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" ... a speckled ax was best." For something that pretended to be reason was every now and then suggesting to me that such extreme nicety as I exacted of myself might be a kind of foppery in morals, which if it were known would make me ridiculous; that... "
Spirit of the English Magazines - Seite 331
1818
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The American Mind in Action

Harvey Jerrold O'Higgins, Edward Hiram Reede - 1924 - 336 Seiten
...be reason," which kept suggesting to him that extreme nicety might be "a kind of foppery in morals," that "a perfect character might be attended with the inconvenience of being envied and hated," that "a benevolent man should allow a few faults in himself to keep his friends in countenance." He...
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New World Metaphysics: Readings on the Religious Meaning of the American ...

Giles Gunn - 1981 - 482 Seiten
...spot, every fault I found upon examination to have been committed respecting that virtue upon that day. In truth, I found myself incorrigible with respect...now I am grown old, and my memory bad, I feel very sensibly the want of it. But, on the whole, tho' I never arrived at the perfection I had been so ambitious...
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The Puritan Ordeal

Andrew Delbanco - 1991 - 306 Seiten
...sense of loss for which he barely has a language. And so he falls back on the language of "order": "In truth, I found myself incorrigible with respect...now I am grown old, and my memory bad, I feel very sensibly the want of it." This is his one whisper of the feeling of privation — what Saul Bellow...
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For a Special Friend

Ariel Books - 1992 - 70 Seiten
...for relations. — Hugh KingsmiH Love demands infinitely less than friendship. — George Jean Nathan A benevolent man should allow a few faults in himself, to keep his friends in countenance. — Benjamin Franklin A friendship that can end never really began. — Publilius Syrus Talk not of...
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Benjamin Franklin, Jonathan Edwards, and the Representation of American Culture

Barbara B. Oberg, Harry S. Stout - 1993 - 240 Seiten
...image of "swimming."3 In it he spoke not of sin nor even of sins but of "errata," and he concluded that "a benevolent Man should allow a few Faults in himself, to keep his Friends in Countenance."4 The one found the way to salvation in an instantaneous and disjunctive moment of regeneration,...
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The Columbia Dictionary of Quotations

Robert Andrews - 1993 - 1092 Seiten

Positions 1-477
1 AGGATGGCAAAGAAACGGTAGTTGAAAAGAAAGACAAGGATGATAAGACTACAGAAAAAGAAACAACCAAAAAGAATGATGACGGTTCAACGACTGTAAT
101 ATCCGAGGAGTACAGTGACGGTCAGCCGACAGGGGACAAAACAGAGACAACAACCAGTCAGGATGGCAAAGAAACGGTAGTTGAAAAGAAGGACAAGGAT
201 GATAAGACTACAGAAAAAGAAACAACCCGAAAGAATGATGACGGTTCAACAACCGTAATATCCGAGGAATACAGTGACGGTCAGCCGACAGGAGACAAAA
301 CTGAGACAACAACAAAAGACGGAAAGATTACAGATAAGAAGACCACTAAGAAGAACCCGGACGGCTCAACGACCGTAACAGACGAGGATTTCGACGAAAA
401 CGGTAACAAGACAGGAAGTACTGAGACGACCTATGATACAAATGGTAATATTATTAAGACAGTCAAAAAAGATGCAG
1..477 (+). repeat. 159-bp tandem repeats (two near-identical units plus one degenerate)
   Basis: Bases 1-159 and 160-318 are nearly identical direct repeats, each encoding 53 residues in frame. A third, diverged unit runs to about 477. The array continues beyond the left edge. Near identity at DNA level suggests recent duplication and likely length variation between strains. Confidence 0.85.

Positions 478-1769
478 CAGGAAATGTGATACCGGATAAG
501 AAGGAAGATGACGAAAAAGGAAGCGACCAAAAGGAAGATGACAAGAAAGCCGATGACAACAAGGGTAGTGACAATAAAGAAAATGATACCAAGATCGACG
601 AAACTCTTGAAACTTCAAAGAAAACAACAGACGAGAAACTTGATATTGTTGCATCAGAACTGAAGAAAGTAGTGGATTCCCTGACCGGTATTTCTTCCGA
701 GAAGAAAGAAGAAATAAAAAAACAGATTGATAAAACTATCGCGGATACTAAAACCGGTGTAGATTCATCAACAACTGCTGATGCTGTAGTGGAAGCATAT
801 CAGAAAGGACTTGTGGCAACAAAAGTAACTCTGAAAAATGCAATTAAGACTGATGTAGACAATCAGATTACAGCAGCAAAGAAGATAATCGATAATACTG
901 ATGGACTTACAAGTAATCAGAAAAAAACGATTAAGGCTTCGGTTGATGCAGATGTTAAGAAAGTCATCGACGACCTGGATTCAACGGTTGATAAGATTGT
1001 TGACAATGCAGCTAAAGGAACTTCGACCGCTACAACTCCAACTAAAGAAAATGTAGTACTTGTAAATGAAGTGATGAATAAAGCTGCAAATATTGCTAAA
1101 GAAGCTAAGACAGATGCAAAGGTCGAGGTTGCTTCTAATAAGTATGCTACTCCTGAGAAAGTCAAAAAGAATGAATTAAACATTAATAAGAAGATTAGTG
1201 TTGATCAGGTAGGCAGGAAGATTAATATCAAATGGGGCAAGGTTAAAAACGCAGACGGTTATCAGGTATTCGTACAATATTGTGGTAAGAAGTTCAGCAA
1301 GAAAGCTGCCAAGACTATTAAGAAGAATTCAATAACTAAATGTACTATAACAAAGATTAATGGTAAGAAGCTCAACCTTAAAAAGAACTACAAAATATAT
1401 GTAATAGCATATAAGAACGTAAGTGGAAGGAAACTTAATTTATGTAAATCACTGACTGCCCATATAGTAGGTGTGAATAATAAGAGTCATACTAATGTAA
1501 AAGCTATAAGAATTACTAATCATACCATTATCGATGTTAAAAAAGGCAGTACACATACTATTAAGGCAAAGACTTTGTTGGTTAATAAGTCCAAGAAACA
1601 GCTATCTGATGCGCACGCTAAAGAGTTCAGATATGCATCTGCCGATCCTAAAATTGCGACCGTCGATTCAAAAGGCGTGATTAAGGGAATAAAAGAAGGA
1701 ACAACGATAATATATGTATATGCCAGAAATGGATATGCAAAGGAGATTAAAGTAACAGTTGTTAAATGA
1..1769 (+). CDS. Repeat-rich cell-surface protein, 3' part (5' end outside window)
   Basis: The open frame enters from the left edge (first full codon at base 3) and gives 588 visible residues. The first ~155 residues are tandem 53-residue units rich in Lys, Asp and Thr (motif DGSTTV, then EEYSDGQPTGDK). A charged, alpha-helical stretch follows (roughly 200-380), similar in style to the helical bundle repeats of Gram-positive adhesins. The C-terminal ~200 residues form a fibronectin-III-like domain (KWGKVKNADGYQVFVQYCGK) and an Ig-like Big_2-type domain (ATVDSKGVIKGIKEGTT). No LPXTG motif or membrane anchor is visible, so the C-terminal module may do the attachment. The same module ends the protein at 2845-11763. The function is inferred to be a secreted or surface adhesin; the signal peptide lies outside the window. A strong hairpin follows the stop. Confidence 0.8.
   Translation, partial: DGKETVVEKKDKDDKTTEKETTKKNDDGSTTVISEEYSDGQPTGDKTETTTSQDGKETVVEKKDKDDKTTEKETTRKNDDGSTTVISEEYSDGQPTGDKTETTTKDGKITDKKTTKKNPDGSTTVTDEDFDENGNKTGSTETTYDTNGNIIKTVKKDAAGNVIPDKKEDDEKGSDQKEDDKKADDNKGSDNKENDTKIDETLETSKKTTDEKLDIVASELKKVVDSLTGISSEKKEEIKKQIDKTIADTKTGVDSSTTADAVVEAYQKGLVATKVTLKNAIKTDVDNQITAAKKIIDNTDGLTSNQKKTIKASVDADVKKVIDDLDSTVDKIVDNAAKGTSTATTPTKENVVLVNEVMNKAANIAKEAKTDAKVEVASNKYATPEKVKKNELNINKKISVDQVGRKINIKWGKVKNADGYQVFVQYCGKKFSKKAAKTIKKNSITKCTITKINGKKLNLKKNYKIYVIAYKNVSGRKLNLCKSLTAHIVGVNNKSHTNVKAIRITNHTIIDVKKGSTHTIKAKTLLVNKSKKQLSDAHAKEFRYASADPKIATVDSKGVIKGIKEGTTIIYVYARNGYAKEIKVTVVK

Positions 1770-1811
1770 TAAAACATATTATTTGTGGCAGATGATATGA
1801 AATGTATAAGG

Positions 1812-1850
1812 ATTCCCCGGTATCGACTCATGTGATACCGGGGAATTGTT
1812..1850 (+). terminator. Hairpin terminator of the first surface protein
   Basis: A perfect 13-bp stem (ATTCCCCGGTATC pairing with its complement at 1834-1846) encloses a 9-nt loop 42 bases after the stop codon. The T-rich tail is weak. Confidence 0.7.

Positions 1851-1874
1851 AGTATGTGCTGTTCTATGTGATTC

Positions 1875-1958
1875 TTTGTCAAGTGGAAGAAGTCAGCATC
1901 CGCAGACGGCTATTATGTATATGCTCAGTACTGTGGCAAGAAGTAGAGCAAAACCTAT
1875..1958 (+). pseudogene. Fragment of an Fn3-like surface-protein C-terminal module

...RALPH WALDO EMERSON (1 803-82), US essayist, poel. philosopher. English Traits, "Cockayne' (185Ы2 of this sport; BENJAMIN FRANKLIN (1 706-90), US statesman, wriler. Autobiography, ch. 6 (wrilten 1 771 -90, published...
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How to Do Things Right: The Revelations of a Fussy Man : Three Incomparable ...

L. Rust Hills - 1993 - 259 Seiten
...best. " Franklin finally settled for a speckled morality because, as he says, among other reasons, "a benevolent man should allow a few faults in himself, to keep his friends in countenance." It was Industry, anyway, that was really always the big virtue with Franklin. Even though he puts Industry...
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Early American Writing

Giles B. Gunn - 1994 - 629 Seiten
...every fault I found upon examination to have been committed respecting that virtue upon that day. . . . In truth, I found myself incorrigible with respect...now I am grown old, and my memory bad, I feel very sensibly the want of it. But, on the whole, tho' I never arrived at the perfection I had been so ambitious...
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Revolutions Revisited: Two Faces of the Politics of Enlightenment

Ralph Lerner - 1994 - 136 Seiten
...him to becoming an object of derision, envy, and hate. The ironical conclusion is vintage Dr. Janus: "a benevolent Man should allow a few Faults in himself, to keep his Friends in Countenance." 20 At how many points might one enter into this account and find matter for speculation! A public-spirited...
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Benjamin Franklin in American Thought and Culture, 1790-1990

Nian-Sheng Huang - 1994 - 270 Seiten
...unnecessary. Insisting that "« speckled Ax was best" he excused himself and became cynical enough to say: "A perfect Character might be attended with the Inconvenience of being envied and hated; and that benevolent Man should allow a few Faults in himself, to keep his Friends in Countenance."58 Franklin...
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